Colorado has a high concentration of new businesses creating more jobs relative to other states in the country. The state had the fourth highest proportion of new and young businesses—those five years old and under—among all states over the past decade. The most recent data from the Ewing Marion Kauffman Foundation Indicators of Entrepreneurship show that Colorado is the highest-ranked state for net new jobs created per capita by businesses in their first year of existence.

New business formation in Colorado contributed significantly to the state’s economic recovery from the Great Recession. Based on data from the Colorado Department of Labor and Employment, the state saw a net loss of almost 3,000 Colorado businesses a year on average – more than 1.5% of all businesses – during the worst recession years from 2009 to 2011. Business formation then started growing again, and in each year from 2015 to 2019 an average of 6,300 net new businesses – or over 3% of all businesses – were created. It’s too early to know how the current COVID-19 recession will impact businesses statewide. Like Colorado’s recovery from the Great Recession, however, new business formation is likely to be a vital factor.

Innovation, Entrepreneurship, and COVID-19

The productivity of Colorado’s innovation and entrepreneurial ecosystems may be challenged now more than ever. COVID-19 is having a devastating impact on small businesses. The pandemic endangers startups and undermines the markets they serve, and even threatens the generation of new ideas and innovations derived from R&D. At this stage of the pandemic, there are more questions than answers to the challenges facing our economy.

Historical state rankings could seem irrelevant in the face of the radical economic impacts of the COVID-19 pandemic. But are past rankings meaningless? Or does the historic productivity of Colorado’s innovation and entrepreneurial ecosystems suggest that the state may be better positioned than most to respond to the challenges – and opportunities – arising from the pandemic?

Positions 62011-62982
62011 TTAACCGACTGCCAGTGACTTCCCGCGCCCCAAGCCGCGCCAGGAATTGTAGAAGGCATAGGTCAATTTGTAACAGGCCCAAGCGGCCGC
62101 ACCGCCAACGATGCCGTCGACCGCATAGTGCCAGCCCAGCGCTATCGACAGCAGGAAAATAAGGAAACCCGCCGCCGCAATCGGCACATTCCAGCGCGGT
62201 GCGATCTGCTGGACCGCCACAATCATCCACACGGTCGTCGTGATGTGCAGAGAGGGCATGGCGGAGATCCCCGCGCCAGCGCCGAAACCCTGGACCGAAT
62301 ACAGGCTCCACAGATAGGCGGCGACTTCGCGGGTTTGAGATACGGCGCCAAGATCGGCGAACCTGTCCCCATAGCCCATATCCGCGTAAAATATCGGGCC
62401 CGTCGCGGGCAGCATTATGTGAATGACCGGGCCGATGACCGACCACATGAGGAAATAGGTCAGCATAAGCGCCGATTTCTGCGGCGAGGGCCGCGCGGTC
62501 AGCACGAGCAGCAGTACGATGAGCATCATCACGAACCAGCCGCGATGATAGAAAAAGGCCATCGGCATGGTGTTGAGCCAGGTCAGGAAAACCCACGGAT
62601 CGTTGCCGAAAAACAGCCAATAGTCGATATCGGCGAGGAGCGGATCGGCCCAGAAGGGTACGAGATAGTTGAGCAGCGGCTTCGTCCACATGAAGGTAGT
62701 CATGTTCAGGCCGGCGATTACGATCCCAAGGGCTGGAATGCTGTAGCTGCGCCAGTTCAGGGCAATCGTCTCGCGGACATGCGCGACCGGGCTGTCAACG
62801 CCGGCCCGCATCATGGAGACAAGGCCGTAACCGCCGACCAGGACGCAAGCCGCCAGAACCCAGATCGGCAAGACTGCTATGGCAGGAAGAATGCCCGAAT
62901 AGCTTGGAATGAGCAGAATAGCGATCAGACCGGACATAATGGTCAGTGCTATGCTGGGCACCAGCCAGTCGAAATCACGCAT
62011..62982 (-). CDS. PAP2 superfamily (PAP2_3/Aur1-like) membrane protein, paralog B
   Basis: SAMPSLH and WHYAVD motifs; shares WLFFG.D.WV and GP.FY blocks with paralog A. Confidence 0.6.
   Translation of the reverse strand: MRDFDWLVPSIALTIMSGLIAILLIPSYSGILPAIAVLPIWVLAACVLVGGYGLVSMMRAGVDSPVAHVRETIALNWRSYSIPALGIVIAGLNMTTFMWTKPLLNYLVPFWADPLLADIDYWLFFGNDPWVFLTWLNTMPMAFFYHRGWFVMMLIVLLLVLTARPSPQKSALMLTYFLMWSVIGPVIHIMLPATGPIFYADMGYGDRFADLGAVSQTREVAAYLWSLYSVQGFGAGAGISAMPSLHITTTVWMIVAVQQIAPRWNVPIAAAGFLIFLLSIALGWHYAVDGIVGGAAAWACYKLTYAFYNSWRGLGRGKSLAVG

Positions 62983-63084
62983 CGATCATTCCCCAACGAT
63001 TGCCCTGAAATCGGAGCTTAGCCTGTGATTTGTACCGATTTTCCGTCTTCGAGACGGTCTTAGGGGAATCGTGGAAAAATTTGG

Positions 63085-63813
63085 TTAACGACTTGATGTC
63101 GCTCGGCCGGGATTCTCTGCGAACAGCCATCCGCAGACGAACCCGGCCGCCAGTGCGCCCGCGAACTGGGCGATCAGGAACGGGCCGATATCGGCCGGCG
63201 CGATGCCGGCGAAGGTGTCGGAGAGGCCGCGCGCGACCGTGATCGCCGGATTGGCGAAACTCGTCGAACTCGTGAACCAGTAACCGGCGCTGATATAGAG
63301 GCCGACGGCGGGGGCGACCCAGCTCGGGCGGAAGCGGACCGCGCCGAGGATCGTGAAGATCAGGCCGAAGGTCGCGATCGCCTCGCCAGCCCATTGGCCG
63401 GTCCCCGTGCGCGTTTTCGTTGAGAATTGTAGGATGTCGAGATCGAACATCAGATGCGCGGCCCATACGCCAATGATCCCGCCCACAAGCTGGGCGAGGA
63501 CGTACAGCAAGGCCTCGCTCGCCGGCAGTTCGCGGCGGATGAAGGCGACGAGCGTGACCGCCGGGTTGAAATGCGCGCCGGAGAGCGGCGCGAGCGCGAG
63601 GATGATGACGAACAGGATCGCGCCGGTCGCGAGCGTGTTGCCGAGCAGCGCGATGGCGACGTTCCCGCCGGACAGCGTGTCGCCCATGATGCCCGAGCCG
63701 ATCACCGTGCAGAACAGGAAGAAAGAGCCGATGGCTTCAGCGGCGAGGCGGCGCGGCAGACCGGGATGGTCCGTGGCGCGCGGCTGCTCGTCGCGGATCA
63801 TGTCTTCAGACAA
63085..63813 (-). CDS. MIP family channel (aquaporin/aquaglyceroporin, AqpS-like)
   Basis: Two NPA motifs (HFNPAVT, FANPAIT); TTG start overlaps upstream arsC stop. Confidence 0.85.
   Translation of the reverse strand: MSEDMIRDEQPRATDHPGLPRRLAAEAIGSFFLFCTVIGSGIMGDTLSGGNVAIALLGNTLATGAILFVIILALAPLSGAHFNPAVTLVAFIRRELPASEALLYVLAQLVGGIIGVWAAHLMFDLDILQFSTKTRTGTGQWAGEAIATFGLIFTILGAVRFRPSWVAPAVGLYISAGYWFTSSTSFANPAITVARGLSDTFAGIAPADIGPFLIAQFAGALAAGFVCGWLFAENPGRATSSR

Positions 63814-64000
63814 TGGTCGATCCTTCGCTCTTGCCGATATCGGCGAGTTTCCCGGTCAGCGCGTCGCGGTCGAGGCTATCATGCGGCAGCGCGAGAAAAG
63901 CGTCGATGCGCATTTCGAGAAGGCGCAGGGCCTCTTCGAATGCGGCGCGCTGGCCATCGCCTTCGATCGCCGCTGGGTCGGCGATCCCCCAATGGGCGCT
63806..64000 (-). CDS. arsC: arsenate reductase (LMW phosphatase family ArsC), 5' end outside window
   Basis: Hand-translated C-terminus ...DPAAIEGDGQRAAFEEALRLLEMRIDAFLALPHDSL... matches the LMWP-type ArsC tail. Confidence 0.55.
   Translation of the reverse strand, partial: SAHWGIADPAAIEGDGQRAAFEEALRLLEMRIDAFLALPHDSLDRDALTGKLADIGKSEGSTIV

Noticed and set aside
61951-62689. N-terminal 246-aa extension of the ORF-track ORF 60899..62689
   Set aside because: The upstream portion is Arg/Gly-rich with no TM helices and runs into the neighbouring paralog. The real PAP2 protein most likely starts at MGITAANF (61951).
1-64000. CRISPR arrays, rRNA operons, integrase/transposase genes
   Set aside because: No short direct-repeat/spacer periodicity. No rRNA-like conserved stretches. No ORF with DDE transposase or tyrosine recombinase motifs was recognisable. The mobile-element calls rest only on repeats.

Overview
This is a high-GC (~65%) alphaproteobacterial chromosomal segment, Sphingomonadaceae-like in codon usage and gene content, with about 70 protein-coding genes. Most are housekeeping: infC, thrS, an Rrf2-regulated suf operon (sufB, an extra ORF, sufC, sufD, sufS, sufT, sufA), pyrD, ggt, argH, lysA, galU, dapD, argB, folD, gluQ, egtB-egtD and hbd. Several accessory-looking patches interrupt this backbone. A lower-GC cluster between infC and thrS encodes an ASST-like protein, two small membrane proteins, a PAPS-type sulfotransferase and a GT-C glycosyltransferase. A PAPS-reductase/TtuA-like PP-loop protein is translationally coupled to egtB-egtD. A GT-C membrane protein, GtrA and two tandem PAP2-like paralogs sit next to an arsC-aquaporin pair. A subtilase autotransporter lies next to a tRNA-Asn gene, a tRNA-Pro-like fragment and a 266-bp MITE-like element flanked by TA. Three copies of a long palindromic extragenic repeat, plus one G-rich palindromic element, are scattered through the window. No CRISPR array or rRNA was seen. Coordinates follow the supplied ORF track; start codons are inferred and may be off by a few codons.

Will the creativity, productivity, and collaborative spirit of Coloradans and their networks advance us toward a more resilient and more equitable future for the state and even the nation? Will the R&D conducted at Colorado universities, labs, and businesses continue to enable the commercialization of innovations by entrepreneurs? And will those entrepreneurs and the ecosystems they’re part of create new products, services, ways of doing business, and ways of living that address or even transcend the impacts of COVID-19?

There are reasons for cautious optimism about answers to these and other questions. As part of Colorado’s dynamic innovation and entrepreneurial networks, there are numerous programs and initiatives supporting entrepreneurs, their businesses, and their employees. At a statewide level, two notable examples among many are Energize Colorado and the growing multimillion dollar Gap Fund it launched this year, and the Colorado Small Business Development Center Network of the Colorado Office of Economic Development and International Trade. Both programs help entrepreneurs and small businesses respond to the impacts of the COVID-19 pandemic and work toward recovery from them.

There are even more programs and initiatives to support small businesses across Colorado’s individual communities. Even as they face challenges of their own, many city and county governments have created COVID-related financial assistance funds and revamped regulations to accommodate new ways of doing business. Local nonprofit agencies face uncertain futures, too, but have risen to the challenge of supporting individuals and families impacted by COVID-19.

Startup and small business accelerators and mentorship programs are pivoting to better serve early-stage companies facing the heightened challenge of starting a business during a pandemic. And local economic development organizations, chambers of commerce, and industry associations are offering enhanced financial assistance, workshops, networking resources, and other support to serve their business constituencies.

Looking ahead to the prospects for 2021, Coloradans can aspire to maximize the state’s formidable strengths to work toward recovery from COVID-19 and to ensure that the recovery is equitable for everyone in Colorado and even beyond.

Select Colorado Innovation and Entrepreneurship Rankings